Discomfort will never sale well, but I think it’s a vital ingredient to keeping a healthy mind and body. Now of course, this can be easily taken to unhealthy extremes. We don’t want or need to maximize discomfort. But what are some ways to -optimize- it. Thrill! In August I had the opportunity to experience and think about various forms of the discomfort that we seek, usually in the name of thrill.
The major league coasters at Hershey Park were fun. But while waiting in line I often found myself staring at the trees, visualizing tree challenges and pathways for climbing to roofs and beams.
I bounded around a trampoline park while celebrating my daughters birthday. I usually judge the parents sitting in the chairs along the side. Most of them could be doing -something-. But I always end up pushing the envelope, leave feeling like whiplash. I assume the sedentary parents do not.
One Saturday included five hours of cliff jumping into a lake. This was outstanding. But I grew weary of the scalpels prodding at my 42-year old feet, and marveled at the kids sauntering up and down rocks and gravel.
I loaded a barbell to bodyweight and squatted it 65 times in three minutes. This too was a beautiful hit of adrenaline, growth hormone, challenge, exhaustion, and gains. But I can’t imagine doing it for twenty more years. A few days later, I flew through the woods on a mountain bike, down a perfectly groomed trail with ramps, drops, and banked turns. Now THIS was in my wheelhouse! But again…for how long?
Finally, I jumped in the Atlantic ocean at dusk in a chilly wind. I did venture far in. This was amazing. In the past I’ve jumped into the spring fed-creek in our back yard. These require minimal skill and place practically no strain on the musculoskeletal system. You return to what you were doing, normal adulty responsible things, feeling magnificent. But why?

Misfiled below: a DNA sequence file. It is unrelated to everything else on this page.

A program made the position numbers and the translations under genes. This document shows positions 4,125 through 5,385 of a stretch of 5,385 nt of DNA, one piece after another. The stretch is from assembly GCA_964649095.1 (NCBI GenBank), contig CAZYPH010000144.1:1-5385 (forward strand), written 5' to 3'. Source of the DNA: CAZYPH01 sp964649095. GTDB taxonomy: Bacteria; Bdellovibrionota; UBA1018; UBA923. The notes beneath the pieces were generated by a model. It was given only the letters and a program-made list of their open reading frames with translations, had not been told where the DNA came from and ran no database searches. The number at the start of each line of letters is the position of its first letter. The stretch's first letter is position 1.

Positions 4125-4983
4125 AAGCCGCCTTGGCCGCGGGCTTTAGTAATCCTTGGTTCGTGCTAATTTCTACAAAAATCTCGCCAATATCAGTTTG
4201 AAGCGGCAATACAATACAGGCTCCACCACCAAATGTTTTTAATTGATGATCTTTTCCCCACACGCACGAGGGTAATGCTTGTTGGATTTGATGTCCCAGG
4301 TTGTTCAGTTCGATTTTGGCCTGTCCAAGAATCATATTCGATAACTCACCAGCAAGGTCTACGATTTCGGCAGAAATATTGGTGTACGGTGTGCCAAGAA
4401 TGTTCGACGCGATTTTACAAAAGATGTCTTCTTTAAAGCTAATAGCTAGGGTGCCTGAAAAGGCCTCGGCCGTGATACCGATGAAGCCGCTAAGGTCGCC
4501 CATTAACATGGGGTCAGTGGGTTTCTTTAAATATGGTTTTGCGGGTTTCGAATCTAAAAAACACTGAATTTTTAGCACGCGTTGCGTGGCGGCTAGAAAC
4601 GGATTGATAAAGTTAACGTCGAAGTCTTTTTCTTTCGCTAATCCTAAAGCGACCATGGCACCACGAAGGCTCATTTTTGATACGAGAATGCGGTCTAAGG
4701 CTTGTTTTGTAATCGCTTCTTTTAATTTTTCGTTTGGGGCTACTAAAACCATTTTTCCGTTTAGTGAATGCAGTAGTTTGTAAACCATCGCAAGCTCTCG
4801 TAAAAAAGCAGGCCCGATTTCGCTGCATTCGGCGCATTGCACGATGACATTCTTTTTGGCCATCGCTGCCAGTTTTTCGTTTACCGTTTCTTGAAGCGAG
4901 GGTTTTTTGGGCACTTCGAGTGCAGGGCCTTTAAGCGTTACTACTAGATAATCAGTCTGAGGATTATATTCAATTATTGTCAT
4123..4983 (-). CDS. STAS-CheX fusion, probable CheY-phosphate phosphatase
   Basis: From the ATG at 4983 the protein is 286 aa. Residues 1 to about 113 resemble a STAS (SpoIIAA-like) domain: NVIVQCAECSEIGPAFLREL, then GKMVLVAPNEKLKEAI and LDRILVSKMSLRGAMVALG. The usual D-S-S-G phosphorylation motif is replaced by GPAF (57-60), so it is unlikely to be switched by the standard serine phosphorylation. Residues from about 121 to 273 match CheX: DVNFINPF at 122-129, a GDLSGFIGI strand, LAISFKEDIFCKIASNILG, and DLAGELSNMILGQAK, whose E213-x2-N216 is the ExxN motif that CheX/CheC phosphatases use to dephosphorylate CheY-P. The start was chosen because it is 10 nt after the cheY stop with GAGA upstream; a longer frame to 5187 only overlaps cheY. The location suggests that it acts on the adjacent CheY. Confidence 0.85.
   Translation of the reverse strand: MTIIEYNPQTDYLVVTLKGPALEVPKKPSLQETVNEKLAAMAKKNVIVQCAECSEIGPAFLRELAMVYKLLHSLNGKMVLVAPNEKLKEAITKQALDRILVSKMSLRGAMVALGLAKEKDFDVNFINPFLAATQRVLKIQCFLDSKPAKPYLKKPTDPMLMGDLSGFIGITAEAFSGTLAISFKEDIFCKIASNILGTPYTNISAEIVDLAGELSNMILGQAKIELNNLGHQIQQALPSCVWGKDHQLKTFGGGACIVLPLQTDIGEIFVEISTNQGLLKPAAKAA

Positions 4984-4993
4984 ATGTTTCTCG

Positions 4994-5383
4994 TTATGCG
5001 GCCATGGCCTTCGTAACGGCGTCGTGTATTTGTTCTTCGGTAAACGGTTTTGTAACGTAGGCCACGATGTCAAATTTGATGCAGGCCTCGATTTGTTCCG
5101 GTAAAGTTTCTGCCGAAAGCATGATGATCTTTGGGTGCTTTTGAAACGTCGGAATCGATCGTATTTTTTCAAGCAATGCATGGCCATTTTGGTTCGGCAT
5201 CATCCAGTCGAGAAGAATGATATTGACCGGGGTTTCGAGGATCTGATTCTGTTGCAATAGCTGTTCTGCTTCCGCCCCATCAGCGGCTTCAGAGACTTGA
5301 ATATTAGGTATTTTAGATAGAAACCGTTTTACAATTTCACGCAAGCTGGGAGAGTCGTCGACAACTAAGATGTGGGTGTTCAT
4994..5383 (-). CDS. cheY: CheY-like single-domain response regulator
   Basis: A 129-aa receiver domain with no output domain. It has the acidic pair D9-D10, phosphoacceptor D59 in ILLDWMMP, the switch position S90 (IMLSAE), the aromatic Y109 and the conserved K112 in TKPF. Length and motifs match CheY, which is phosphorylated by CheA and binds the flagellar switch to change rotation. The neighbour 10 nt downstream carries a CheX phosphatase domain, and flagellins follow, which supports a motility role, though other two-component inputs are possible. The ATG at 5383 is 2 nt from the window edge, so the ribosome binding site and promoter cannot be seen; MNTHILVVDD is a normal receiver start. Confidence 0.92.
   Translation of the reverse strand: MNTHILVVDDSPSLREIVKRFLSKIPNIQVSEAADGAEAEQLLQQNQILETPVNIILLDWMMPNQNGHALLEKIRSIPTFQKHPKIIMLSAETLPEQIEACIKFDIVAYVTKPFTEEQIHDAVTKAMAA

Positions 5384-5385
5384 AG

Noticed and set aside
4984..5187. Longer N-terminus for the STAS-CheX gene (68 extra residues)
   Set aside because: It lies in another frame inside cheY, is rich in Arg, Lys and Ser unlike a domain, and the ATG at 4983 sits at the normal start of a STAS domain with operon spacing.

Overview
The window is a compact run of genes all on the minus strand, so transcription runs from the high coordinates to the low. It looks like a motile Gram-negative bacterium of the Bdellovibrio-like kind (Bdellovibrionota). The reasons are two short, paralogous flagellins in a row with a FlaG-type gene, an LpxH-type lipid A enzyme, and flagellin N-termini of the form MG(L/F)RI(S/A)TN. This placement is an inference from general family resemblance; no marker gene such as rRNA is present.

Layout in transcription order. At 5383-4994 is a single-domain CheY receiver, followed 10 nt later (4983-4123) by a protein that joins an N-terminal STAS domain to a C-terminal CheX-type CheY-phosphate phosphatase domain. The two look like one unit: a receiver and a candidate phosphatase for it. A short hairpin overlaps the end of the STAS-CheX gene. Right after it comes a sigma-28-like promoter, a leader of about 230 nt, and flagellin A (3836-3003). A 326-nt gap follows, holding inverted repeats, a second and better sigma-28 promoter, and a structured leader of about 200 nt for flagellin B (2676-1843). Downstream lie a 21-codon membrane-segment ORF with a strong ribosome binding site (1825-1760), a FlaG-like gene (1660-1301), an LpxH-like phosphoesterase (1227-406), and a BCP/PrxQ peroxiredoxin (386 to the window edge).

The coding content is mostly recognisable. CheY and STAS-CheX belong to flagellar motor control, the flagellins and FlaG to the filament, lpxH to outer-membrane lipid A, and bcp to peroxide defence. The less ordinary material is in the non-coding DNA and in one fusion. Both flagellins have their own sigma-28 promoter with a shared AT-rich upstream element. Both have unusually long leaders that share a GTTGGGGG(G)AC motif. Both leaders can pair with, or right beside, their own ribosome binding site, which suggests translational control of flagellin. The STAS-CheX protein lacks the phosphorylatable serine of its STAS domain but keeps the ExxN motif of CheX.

I think about this stuff; optimizing performance, fitness, and health. That’s what I do. What else am I going to think about? Sales funnels (see previous post)? The government; pro sports; a color to repaint the foyer? Those are not my things.
Children eagerly hit the water every day. They are curious and do not fear discomfort. They are in and out ten times while adults find every opportunity to avoid it. I understand. Cold water hurts.
With age we all become more limited in our skill set and risk tolerance. That’s all the more we need to seek out resiliency and overcome fragility. Some recommend Floating in body-temperature saltwater, in a sound controlled tank which affords complete comfort. This is said to support the immune system, promote relaxation, recovery, pain suppression, release beneficial hormones, and unlock the doors of perception (meet Jim Morrison?), and to expand consciousness itself. But cold water immersion is has been said to fulfill the exact same list of claims.
So then, which should we be doing?
What the literature says: Despite much funding in product design and marketing, there is little evidence concerning the effects of sensory deprivation. The mind is powerful, and we tend to believe what we want to believe. It feels good to relax and lay down for a nap.